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January 20th, 2018, 07:20 AM   #1
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Mathematical induction in Number Theory

I have encountered difficulties in solving this question. Your help is greatly appreciated!
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 January 20th, 2018, 07:23 AM #2 Senior Member   Joined: Oct 2009 Posts: 608 Thanks: 186 Let's take $n=2$ for the moment. Assume $(a,b^2) = d \neq 1$. What do you know then by definition of the gcd?
 January 20th, 2018, 07:47 AM #3 Member   Joined: Sep 2011 Posts: 98 Thanks: 1 GCD is the greatest common divisor, d of both a and b where a/d and b/d. May I ask why use that assumption of not equal to 1? How would you continue from there?
January 20th, 2018, 09:33 AM   #4
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Quote:
 Originally Posted by Alexis87 GCD is the greatest common divisor, d of both a and b where a/d and b/d. May I ask why use that assumption of not equal to 1? How would you continue from there?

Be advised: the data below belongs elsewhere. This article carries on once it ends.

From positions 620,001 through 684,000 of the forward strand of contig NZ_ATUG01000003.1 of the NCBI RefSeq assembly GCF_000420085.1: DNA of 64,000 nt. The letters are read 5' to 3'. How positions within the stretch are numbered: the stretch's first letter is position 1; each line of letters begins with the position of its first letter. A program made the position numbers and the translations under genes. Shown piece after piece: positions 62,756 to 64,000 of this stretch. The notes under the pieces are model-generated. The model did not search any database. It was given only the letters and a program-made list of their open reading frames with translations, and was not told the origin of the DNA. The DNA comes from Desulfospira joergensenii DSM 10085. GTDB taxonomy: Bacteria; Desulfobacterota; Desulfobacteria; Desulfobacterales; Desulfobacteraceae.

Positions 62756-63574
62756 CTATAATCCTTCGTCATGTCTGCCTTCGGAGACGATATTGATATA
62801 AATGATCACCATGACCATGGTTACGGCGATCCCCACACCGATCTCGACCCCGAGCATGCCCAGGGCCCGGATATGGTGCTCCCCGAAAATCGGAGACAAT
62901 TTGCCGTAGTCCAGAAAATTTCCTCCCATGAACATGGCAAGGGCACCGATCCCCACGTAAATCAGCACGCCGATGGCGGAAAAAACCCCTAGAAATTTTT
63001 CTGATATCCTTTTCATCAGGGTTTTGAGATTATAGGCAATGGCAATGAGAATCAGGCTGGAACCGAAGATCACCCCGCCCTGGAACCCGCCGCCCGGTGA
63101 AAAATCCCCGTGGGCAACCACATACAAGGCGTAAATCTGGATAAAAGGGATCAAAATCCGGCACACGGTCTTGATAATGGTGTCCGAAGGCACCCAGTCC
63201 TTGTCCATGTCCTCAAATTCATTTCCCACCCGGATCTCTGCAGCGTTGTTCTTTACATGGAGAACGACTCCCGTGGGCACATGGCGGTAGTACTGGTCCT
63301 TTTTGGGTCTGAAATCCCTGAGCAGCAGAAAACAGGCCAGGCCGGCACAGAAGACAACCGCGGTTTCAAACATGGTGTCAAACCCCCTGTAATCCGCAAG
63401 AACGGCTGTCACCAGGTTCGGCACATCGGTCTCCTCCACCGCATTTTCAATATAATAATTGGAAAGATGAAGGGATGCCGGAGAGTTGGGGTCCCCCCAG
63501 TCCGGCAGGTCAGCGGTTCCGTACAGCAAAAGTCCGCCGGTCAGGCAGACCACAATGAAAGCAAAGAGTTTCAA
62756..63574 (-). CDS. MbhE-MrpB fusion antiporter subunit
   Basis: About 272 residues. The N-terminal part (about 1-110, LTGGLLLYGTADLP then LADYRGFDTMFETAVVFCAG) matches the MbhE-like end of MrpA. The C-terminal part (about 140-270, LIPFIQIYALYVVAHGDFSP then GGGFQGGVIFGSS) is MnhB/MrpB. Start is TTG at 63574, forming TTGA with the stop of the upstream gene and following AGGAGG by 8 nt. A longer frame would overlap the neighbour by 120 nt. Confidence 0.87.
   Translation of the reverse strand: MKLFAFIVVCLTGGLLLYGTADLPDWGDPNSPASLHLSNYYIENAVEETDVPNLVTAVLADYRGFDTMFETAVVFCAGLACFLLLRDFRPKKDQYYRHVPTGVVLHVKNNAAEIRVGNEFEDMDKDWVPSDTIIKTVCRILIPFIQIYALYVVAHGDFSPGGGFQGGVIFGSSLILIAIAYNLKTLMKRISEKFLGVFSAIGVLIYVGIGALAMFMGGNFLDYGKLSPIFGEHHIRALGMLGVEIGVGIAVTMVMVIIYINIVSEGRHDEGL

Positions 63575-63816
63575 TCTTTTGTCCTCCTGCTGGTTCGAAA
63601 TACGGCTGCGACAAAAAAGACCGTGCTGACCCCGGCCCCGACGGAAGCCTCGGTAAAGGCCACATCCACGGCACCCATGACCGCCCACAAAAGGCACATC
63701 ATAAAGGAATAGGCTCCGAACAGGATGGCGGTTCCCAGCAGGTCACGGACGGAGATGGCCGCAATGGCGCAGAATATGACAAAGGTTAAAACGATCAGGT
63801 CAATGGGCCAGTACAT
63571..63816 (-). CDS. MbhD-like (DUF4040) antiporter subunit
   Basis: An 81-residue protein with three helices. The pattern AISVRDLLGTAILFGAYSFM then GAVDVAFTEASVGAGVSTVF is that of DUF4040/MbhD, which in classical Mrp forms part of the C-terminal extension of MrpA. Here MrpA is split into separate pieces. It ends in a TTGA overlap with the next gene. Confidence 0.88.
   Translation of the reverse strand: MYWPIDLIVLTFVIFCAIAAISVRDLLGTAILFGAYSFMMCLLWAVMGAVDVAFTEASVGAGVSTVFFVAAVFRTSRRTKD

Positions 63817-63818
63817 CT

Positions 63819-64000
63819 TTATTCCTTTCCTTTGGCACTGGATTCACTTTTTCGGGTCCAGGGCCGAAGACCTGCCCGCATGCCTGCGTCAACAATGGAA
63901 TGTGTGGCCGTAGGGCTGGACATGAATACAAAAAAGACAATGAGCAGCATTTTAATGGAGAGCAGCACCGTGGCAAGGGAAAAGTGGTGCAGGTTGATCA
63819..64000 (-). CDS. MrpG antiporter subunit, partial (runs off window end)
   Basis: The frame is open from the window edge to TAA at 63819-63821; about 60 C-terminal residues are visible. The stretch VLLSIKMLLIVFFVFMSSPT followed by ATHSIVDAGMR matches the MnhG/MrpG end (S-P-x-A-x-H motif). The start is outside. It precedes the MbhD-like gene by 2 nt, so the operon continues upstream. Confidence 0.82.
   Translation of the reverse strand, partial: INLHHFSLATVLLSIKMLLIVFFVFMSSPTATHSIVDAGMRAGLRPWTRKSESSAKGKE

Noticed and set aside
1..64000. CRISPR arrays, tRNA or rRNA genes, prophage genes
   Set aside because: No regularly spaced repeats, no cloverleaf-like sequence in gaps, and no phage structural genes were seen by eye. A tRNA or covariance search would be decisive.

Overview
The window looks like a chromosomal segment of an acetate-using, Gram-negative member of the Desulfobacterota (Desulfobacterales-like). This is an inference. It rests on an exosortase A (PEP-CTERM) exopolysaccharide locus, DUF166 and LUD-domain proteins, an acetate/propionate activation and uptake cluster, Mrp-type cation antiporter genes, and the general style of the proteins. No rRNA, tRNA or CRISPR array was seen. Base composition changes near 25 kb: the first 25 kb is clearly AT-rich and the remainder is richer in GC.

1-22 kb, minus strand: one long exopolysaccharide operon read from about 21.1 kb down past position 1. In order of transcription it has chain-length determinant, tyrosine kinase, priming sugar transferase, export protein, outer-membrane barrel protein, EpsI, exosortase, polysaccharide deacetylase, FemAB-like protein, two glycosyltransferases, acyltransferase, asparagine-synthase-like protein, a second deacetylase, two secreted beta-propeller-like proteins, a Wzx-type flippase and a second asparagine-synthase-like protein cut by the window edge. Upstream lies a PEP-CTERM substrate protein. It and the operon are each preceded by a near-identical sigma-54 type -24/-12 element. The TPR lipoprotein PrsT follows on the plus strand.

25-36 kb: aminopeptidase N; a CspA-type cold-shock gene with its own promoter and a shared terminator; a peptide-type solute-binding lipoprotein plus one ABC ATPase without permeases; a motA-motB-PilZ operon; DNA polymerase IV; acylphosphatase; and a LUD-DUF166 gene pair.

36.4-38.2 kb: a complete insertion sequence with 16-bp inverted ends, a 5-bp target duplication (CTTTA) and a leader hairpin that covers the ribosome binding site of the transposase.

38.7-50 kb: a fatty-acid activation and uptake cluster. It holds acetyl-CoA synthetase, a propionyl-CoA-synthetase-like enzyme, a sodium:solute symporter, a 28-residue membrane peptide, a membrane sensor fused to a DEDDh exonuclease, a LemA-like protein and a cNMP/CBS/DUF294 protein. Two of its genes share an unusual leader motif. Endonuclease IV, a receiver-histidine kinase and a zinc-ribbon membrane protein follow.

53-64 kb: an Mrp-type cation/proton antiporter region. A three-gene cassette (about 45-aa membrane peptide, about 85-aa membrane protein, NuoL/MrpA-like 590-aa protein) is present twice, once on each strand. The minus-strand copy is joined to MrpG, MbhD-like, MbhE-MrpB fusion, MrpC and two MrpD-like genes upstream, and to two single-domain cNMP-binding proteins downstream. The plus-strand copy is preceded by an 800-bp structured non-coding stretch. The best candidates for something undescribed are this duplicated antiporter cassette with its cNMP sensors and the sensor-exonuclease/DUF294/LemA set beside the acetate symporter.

Because I'm suggesting you to do a proof by contradiction/contrapositive.

 January 20th, 2018, 03:41 PM #5 Senior Member   Joined: Sep 2016 From: USA Posts: 502 Thanks: 280 Math Focus: Dynamical systems, analytic function theory, numerics Induction does not seem (to me) to be a very natural way to approach this proof. That isn't to say that it can't be done via induction. Here is a sketch. (1) First prove the following claim: Suppose $(a,b) = 1$ and $(a,c) = 1$, then $(a,bc) = 1$. (2) Now, fix $a,b$ and assume $(a,b) = 1$. Take $n=1$ for the base case which is complete by assumption. (3) Assume inductively that $(a,b^n) = 1$ holds for some $n \in \mathbb{N}$. Now, set $c = b^n$ so that $(a,b) = (a,c) = 1$ holds and apply the claim from (1). This proves by induction that $(a,b^{n+1}) = 1$ for every $n \in \mathbb{N}$. (4) Apply a similar argument as in (3) to prove that for $n\in \mathbb{N}$ fixed, $(a^m,b^n) = 1$ for every $m \in \mathbb{N}$ which concludes the proof.
 January 27th, 2018, 08:13 AM #6 Member   Joined: Sep 2011 Posts: 98 Thanks: 1 Hi SDK, for step 4 do I write like the following? : suppose (a,c)=1 and (p,c) =1 then (ap, c) =1 since (a , b^n) = 1 as proven earlier, assume that (a^m, b^n) = 1 holds. Let p = a^m so that (a,c) = (ap, c) = 1 where c = b^n. Therefore, (a^m, b^n) = 1 fpr every m, n is an element of natural numbers.
 January 27th, 2018, 08:14 AM #7 Member   Joined: Sep 2011 Posts: 98 Thanks: 1 Hi SDK, for step 4 do I write like the following? : suppose (a,c)=1 and (p,c) =1 then (ap, c) =1 since (a , b^n) = 1 as proven earlier, assume that (a^m, b^n) = 1 holds. Let p = a^m so that (a,c) = (ap, c) = 1 where c = b^n. Therefore, (a^m, b^n) = 1 fpr every m, n is an element of natural numbers.

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